Sound travels at a finite speed through a medium. The sound of thunder arrives a few seconds after the flash of light. As a result, we can deduce that sound travels at a much slower rate than light. The properties of the medium through which sound travels determine its speed. In a gaseous medium, sound travels slower than in a solid medium. When the temperature of a medium is increased, the speed of sound increases. The speed of sound in air, for example, is \(330\) m/s at \(0\) \(°C\) and \(340\) m/s at \(25\) \(°C\).
The above table shows the sound speed in various media at \(25\)\(° C\).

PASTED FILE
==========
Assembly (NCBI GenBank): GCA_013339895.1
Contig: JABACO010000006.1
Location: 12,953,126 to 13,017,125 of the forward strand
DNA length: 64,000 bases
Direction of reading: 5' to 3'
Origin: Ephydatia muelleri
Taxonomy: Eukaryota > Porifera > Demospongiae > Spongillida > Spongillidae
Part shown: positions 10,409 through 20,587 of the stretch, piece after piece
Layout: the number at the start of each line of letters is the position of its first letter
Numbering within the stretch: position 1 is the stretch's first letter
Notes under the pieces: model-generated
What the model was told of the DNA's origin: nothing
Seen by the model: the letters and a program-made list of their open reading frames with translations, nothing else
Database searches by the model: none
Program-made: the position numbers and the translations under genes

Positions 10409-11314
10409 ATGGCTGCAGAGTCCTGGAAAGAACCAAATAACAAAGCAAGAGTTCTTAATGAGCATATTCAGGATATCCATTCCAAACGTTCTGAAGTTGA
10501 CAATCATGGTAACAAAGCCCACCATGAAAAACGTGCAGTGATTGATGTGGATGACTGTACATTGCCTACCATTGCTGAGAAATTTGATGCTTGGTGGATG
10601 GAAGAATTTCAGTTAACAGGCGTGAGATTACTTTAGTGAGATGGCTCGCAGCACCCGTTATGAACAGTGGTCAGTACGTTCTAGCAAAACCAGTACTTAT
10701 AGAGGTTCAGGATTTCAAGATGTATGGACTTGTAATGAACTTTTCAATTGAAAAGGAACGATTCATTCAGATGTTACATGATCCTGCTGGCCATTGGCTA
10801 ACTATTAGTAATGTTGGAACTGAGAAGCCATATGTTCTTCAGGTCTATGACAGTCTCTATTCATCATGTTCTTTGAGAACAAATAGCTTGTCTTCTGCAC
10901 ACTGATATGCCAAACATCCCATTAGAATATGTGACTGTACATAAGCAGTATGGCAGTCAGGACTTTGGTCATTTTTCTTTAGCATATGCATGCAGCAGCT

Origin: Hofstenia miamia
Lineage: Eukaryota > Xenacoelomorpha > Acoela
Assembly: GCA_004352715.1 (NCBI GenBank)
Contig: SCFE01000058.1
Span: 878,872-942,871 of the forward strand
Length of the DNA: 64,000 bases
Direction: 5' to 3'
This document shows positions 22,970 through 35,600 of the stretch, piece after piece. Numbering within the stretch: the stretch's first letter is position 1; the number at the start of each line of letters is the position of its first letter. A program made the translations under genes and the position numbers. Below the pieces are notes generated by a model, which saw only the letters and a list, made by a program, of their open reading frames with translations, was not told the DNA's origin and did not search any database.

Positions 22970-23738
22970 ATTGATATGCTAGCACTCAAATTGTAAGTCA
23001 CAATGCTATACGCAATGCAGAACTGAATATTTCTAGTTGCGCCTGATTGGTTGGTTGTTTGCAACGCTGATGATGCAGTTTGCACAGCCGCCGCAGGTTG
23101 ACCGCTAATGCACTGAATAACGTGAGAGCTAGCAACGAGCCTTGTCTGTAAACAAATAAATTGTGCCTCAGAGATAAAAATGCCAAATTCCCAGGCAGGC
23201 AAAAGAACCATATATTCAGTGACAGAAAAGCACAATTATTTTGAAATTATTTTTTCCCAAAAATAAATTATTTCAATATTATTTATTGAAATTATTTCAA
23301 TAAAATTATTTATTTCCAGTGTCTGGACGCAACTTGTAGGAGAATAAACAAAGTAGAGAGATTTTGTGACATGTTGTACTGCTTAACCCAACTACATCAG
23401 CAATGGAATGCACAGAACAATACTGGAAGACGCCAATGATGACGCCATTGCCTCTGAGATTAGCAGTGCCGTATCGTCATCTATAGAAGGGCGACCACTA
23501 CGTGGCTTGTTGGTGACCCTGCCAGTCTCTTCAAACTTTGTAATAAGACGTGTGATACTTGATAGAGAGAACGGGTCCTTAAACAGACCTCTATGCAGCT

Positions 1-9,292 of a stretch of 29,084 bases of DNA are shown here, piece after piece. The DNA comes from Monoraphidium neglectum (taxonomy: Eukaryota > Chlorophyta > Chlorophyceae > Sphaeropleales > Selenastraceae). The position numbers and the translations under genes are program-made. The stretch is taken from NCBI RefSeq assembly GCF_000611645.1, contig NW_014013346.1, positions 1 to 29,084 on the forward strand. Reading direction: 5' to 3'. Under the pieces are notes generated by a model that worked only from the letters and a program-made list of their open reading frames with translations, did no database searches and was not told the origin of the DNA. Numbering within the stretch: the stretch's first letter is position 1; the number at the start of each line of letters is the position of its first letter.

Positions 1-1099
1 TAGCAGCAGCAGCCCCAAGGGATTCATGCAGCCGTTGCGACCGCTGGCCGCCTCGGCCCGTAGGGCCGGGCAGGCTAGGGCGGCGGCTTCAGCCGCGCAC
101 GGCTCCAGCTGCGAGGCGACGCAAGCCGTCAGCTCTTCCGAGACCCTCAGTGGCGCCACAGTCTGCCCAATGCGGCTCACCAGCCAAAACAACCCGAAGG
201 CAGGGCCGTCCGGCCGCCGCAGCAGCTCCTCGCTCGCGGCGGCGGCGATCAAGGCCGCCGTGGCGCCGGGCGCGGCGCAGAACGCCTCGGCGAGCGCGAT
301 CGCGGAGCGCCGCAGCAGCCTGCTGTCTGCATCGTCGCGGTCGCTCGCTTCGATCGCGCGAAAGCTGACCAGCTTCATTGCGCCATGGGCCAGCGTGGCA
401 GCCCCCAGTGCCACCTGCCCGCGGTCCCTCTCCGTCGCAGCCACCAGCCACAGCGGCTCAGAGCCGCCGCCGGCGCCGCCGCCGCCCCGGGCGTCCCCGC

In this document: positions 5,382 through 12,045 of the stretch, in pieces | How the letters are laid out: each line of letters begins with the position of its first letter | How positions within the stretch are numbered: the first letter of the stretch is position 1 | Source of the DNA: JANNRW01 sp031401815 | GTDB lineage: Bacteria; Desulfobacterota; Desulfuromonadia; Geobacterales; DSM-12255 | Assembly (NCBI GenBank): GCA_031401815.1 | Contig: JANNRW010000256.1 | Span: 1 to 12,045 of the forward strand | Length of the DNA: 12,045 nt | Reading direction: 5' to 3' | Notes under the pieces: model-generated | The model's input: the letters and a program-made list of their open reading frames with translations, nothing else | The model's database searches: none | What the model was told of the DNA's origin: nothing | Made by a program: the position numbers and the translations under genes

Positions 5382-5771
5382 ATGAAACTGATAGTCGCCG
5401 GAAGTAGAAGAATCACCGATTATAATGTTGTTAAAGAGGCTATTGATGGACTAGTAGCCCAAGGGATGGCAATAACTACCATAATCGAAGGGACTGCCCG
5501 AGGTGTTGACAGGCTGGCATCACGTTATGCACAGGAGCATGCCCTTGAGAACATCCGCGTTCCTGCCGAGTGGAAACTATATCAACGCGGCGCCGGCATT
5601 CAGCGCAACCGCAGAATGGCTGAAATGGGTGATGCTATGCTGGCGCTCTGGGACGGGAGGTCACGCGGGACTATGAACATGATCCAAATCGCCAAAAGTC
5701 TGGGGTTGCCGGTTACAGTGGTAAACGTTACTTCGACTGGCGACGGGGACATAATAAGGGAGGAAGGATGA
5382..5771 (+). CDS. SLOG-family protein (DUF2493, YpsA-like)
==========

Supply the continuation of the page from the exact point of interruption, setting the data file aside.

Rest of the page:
When an object travels faster than the speed of sound in the air, it is said to be travelling supersonically. Bullets, jets, and planes, among other things, can travel at supersonic speeds. Shock waves are created when an object travels faster than the speed of sound in the air; these shock waves carry a large amount of energy, and the air pressure variations associated with this type of shock wave produce a very sharp and loud sound known as 'sonic boom.' An aircraft's shock waves have enough energy to shatter glass and even damage buildings.
Sound travels about five times faster in water than in air. Since the speed of sound in seawater is very large (being about \(1530\) m/s, which is more than \(5500\) \(km/h\)), two whales in the sea, which are even hundreds of kilometres away, can talk to each other very easily through the seawater.